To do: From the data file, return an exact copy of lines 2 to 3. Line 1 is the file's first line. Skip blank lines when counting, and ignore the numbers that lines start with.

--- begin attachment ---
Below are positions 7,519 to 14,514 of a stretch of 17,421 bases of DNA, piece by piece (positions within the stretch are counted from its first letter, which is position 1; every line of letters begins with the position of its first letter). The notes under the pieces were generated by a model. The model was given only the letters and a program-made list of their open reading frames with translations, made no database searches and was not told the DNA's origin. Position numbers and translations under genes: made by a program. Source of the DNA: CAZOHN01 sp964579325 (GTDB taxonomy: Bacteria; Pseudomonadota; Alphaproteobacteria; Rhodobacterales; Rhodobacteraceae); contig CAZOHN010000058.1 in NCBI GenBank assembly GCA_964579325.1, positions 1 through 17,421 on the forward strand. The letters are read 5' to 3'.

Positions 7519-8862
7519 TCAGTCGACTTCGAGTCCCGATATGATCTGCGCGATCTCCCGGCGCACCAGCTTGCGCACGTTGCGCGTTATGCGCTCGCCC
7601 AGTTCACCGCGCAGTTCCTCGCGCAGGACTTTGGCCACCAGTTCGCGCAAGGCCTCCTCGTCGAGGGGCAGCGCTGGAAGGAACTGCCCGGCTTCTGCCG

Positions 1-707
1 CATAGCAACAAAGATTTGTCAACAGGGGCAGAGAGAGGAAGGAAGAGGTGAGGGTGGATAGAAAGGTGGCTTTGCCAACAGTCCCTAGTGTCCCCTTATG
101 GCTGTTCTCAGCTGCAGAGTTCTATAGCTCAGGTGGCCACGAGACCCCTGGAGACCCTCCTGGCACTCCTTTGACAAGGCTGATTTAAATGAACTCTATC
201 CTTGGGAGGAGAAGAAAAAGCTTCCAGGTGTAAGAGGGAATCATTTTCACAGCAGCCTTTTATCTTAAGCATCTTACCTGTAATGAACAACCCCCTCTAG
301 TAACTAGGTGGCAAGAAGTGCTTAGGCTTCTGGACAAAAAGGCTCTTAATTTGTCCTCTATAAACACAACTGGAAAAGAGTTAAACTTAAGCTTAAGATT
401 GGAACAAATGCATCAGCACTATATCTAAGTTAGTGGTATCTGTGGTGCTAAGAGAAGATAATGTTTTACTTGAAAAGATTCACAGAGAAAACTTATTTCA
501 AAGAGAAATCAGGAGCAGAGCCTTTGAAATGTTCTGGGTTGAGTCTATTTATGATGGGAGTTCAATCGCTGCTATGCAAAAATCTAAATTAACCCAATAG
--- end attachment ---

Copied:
Positions 7519-8862
7519 TCAGTCGACTTCGAGTCCCGATATGATCTGCGCGATCTCCCGGCGCACCAGCTTGCGCACGTTGCGCGTTATGCGCTCGCCC